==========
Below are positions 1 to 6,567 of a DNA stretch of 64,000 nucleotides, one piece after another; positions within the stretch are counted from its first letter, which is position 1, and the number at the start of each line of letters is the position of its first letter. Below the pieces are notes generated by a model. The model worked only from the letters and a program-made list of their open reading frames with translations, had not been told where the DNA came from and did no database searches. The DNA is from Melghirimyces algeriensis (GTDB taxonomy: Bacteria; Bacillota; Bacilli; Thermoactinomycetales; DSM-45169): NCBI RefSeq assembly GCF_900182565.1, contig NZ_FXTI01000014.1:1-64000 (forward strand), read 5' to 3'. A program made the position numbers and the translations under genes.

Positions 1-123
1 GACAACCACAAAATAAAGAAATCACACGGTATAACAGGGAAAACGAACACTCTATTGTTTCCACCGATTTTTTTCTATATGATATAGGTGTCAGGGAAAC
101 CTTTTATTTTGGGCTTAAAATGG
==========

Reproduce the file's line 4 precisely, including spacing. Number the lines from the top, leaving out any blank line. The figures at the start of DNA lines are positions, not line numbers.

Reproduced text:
101 CTTTTATTTTGGGCTTAAAATGG